ABC Radio National Breakfast


“Just want to congratulate you Saul on the unbelievably good set of slides you just presented, possibly the best I have ever seen. You have set the bar very high.”

Dr Joe Flood, Adjunct Fellow, RMIT University, Pandemicia


“Thank you very much for your excellent presentation for the Economic Society today. It is always a great pleasure to hear your eloquent, up-to-date and comprehensive talks.”

Andrew Trembath, economist, Victorian and Australian Government agencies


Request Speaking Engagement

WHAT'S NEW

Most Recent Articles, Talks and Presentations


The Tasmanian Economy
Tasmania
29th February 2024


The worst public policy decision of the 21st Century
Economic Policies, Recent Media Interview
20th February 2024


Is ‘price gouging’ a major contributor to inflation?
Recent Media Interview
19th February 2024


The massive $50bn GST revenue distribution blow out (with Andy Park)
Economic Policies, Recent Media Interview
14th February 2024


The massive $50bn GST revenue distribution blow out (with Gary Adshead)
Economic Policies, Recent Media Interview
14th February 2024


Tasmania’s senior secondary education reform
Recent Media Interview, Tasmania
13th February 2024


Distribution of GST Revenue: the Worst Public Policy Decision of the 21st Century to date.
Australian Society and Politics, Economic Policies, The Australian Economy
4th February 2024


Insights on Asian Elections 2024 mentioned in The Economist
Asian Economies
30th January 2024


Alternatives to interest rates
Economic Policies, Recent Media Interview, The Australian Economy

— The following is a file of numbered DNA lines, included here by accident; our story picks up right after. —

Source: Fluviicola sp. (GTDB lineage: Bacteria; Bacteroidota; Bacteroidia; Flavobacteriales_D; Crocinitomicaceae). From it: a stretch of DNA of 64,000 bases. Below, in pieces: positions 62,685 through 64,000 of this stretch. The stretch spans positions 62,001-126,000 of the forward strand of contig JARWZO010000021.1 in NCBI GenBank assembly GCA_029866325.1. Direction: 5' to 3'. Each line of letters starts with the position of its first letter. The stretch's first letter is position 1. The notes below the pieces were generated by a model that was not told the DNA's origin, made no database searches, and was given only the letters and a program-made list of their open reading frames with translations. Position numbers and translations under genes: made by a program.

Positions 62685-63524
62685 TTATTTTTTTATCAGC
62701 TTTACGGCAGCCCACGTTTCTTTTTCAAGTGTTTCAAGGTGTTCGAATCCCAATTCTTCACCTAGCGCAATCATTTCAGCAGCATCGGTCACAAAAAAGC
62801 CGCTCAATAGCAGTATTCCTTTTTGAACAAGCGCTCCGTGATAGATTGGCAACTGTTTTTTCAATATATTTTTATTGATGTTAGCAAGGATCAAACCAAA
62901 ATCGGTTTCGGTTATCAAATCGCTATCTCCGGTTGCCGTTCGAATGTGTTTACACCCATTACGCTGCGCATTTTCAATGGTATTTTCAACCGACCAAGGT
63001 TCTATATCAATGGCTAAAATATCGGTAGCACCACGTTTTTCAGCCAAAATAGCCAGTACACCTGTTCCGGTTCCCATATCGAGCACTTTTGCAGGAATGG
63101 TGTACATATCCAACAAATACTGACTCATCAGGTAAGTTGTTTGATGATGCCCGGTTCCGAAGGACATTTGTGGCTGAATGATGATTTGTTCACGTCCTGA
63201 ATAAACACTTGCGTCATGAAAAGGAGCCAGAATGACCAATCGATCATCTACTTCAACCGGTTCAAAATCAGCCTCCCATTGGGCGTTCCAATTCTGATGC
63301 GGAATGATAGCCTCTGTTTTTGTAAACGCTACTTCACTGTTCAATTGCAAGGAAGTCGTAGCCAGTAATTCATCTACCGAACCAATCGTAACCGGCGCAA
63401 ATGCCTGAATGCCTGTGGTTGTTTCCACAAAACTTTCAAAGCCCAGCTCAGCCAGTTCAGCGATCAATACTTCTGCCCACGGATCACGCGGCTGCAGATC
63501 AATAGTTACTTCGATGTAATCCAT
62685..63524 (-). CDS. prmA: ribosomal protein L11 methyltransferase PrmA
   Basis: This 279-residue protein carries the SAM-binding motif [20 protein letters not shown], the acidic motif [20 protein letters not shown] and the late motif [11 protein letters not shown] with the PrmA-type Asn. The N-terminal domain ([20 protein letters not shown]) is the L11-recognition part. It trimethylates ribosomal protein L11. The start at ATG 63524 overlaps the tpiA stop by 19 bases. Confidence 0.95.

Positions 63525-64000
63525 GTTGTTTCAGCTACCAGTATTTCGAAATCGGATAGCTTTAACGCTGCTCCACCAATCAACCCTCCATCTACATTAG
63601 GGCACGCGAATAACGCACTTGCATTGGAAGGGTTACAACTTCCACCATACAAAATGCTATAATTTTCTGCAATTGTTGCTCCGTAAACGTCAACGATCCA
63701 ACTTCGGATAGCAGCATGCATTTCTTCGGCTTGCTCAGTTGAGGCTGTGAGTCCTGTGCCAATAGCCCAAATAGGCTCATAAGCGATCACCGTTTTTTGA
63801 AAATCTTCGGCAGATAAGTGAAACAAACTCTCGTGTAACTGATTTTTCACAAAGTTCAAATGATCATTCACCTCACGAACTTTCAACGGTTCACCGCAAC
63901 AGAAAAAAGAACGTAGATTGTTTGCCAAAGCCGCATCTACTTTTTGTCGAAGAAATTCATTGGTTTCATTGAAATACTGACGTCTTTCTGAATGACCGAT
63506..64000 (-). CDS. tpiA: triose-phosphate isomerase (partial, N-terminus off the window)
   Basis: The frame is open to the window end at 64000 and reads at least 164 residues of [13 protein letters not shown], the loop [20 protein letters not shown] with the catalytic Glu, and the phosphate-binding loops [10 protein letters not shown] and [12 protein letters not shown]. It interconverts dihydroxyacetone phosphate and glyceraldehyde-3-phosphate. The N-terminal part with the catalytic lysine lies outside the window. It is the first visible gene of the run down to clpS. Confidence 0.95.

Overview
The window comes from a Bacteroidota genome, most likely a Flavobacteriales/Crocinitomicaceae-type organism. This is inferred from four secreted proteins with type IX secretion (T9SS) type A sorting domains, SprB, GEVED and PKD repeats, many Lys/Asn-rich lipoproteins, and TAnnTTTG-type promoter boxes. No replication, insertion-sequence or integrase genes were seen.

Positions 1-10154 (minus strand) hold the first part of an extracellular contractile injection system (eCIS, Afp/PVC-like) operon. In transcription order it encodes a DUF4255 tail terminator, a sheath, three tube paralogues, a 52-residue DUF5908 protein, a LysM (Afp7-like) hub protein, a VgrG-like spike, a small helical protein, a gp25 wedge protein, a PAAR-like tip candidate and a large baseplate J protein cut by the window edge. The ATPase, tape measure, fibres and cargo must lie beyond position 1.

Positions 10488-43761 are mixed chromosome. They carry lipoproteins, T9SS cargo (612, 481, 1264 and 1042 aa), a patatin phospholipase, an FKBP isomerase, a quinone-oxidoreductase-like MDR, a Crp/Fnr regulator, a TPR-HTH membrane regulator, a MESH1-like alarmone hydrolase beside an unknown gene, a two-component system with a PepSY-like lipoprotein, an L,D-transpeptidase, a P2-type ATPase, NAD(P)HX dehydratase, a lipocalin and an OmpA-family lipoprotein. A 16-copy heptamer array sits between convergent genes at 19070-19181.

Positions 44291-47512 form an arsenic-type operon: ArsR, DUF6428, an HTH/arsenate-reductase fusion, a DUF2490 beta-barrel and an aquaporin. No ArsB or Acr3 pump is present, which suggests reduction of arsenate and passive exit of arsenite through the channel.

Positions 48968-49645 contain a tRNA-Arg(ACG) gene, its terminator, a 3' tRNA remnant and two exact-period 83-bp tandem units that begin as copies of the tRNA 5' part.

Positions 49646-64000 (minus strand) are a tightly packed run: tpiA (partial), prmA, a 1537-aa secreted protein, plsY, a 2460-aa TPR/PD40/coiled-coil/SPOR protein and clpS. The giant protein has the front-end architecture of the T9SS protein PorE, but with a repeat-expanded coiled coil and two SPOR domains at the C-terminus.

29th January 2024


Reflections on ‘Australia Day’
Australian Society and Politics
26th January 2024


‘Stage 3’ tax cuts
Economic Policies, Recent Media Interview, The Australian Economy
25th January 2024


The proposed changes to the “stage 3 tax cuts”
Economic Policies, Recent Media Interview, The Australian Economy
24th January 2024


Don’t count your chickens when it comes to an RBA rate cut
Recent Media Interview, The Australian Economy
23rd January 2024


Have we passed ‘peak China’?
Asian Economies
23rd January 2024


Cost of Living and Housing Pressure
Recent Media Interview, The Australian Economy
22nd January 2024


VIDEO

Recent Presentations


See more


TESTIMONIALS

What Others Say


“You are one of the best at what you do in the world”
Gail Fosler, Chief Economist, The Conference Board, New York, December 2002

“I have never known an economist to have such a knowledge of world economic facts and to be able to bring to bear so much information in answering a question without notice”
Charles Goode, Chairman, ANZ Bank, July 2009

“Saul Eslake is … a highly regarded independent economist with the highest degree of integrity"
John Durie, Columnist, The Australian, July 2009

“… one of the few people in this world who can have so many oranges up in the air at the same time but still manage to catch them"
Andrew Clark, journalist, Australian Financial Review, November 2008

Read more

LINKS

Useful Links